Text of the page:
resulting in things from a sinking boat on Jungle

Cruise to a sinking log on Splash Mountain!

—New and promising projects getting

compromised or cut altogether.

—Eliminating Live Entertainment in the parks,

even though Social Distancing is NOT involved in

most of those cuts!

—The variety of meet-and-greet characters

throughout the parks has been all-too-greatly

reduced.

—Cast members being very poorly trained,

including in terms of learning how to handle and

recognize people with neurological disorders

such as Autism! (How to handle a meltdown!)

—The Parks and their offerings appear to have

become way too focused on children, giving

adults the shaft, even though the parks are

supposed to be “family-friendly”.

—Cast members’ and characters’ interactions

have become too rigid and discriminatory with

too many policies put in place, and they have

become less outgoing and less willing to be

affectionate and interactive (giving kisses on the

cheek, partner dancing, etc., without question

and without saying out-of-character things like

“my significant other will get jealous”) with adults

and not just the kids,


By Phillip Kippel/ Photo Credit Phillip Kippel and Fair Use

like they used to be.

—The quality of the parades and live shows

has seemingly gone down. A lot of the newer

shows and parades are not as lively, lavish,

exciting, high-energy or use as many variety of

characters as the older ones, lack actual dancing/

choreography, costumes worn by the dancers

have become way too modest and less sexy (for

lack of a better term), etc.

—Everything has become way too sanitized,

watered-down and made politically correct.

This manifests itself in the neutering of classic

attractions like Pirates of the Caribbean, such as

changing the auction scene.

—Removing popular, highly beloved attractions

that never should’ve been removed such as

The Great Movie Ride, the original Journey

Into Imagination (which even Michael Eisner

called a ‘disaster of a change’), World of Motion,

Horizons, Kitchen Kabaret, Universe of Energy,

the Walt Disney World version of Mr. Toad’s Wild

Ride, the Disneyland versions of Country Bear

Jamboree and the Peoplemover and the Disney

California Adventure version of The Twilight Zone

Tower of Terror, to name a few examples.

—Replacing attractions instead of ADDING!

—Announcing a re-theme of the highly popular

Splash Mountain, as covered in my previous

article.

—Disney seemingly refusing to stand up to

the outrage industry and becoming spineless

and cowardly by giving in to groups of constant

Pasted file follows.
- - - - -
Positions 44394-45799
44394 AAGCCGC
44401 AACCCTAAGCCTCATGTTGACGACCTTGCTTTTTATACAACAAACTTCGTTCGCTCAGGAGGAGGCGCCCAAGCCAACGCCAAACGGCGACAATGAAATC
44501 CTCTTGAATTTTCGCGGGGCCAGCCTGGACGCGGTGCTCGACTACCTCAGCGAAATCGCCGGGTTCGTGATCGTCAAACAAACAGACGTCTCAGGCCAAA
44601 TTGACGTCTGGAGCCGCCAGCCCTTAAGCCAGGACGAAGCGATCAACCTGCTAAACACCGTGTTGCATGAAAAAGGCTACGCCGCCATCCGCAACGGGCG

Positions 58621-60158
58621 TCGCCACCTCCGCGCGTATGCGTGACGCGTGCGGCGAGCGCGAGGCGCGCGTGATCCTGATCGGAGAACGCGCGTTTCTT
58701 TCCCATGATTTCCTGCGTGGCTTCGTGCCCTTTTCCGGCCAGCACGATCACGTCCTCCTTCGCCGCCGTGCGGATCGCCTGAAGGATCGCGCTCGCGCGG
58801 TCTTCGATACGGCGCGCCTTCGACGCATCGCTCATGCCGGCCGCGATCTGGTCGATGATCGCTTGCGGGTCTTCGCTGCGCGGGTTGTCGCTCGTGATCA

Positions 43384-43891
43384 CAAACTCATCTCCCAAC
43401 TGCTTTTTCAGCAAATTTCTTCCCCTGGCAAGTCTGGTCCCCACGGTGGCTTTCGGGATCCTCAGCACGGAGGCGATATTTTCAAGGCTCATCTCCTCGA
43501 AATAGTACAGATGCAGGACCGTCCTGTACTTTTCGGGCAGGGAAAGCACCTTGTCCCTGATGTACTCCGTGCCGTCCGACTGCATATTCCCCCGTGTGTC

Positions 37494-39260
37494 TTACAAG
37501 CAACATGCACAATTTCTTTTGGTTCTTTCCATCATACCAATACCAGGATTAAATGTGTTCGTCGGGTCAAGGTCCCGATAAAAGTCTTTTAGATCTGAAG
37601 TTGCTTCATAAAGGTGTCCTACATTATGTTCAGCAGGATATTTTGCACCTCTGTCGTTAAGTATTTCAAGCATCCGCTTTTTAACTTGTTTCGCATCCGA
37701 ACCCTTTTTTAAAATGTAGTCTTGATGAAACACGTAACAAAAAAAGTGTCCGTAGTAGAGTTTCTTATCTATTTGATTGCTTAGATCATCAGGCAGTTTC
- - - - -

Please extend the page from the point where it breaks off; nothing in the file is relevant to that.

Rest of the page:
complainers, moral guardians, social justice

warriors, etc., who will NEVER EVER be happy

no matter what the company does!

—Taking away popular seasonal and holiday

offerings in the parks, such as Walt Disney World

getting rid of the Country Bear

45


Vacation Hoedown, Country Bear Christmas

Special, the Lights Of Winter arches, The

Osborne Family Spectacle Of Dancing Lights,

etc., and refusing to add more seasonal offerings

such as bringing Haunted Mansion Holiday

and It’s a Small World Holiday to Walt Disney

World, eliminating the full version of the Magic

Kingdom’s Easter Parade, etc.

—Discontinuing the celebration of other ethnic

events, such as Chanukah and Kwanza, which

were celebrated during Michael Eisner’s tenure!

—The quality of certain seasonal events like

Mickey’s Not-So-Scary Halloween Party and

Mickey’s Very Merry Christmas Party has greatly

diminished.

—Keeping Song of the South, a fantastic classic

movie that is not racist in any way, locked away

in the studio vault, while offering only a bare

minimum of Walt-era and pre-1990s classic

catalog titles on Disney+ or on DVD and Bluray

when some of the few titles they do offer

are edited despite the majority of audiences

preferring to see them all uncut and uncensored.

—Allowing the parks and resorts to get way too

overcrowded, making for much less magical and

enjoyable experiences at them.

—Constantly raising prices and taking away free

perks.

—Being too focused on their “popular” franchises

such as the Disney Princesses and Star Wars

and not doing more with equally-beloved

franchises that have TONS of untapped potential

such as the Muppets and Roger Rabbit.

—Lucasfilm and Kathleen Kennedy not following

George Lucas’s original plans for the Star Wars

sequel trilogy and ruining the character of Luke

Skywalker and the Star Wars franchise as a

whole.

—Disney appears to be attempting to inject

politics and political agendas into the Disney

parks and other Disney media, even though such

entertainment is supposed to be a


source of escapism and a way for people to get

away from all that nonsense for a while, not have

even more of it forced down their throats! Politics

are not allowed in entertainment!

—Not accepting ideas or suggestions from fans

and other people outside the company, especially

if they are ideas that could help make things even

better.

—Killing traditional hand-drawn animated

features, making Walt Disney Animation

Studios and Pixar Animation Studios almost

indistinguishable from each other and taking

away what made each of them special.

—Not doing a good enough job of reaffirming

what is or isn’t canon (such as reaffirming that

the direct-to-video sequels and TV shows based

on Disney animated canon features are noncanonical),

causing lots of confusion.

—Repeatedly ignoring the concerns of

stockholders by refusing to answer questions

from anyone other than large brokers.

—Laying off tens of thousands of employees/cast

members while restoring executive pay levels to

pre-COVID-19 status.

And that is only the beginning.

Among the many goals we are looking to

achieve as part of The Disney Revolution is

reversing all these mistakes and more and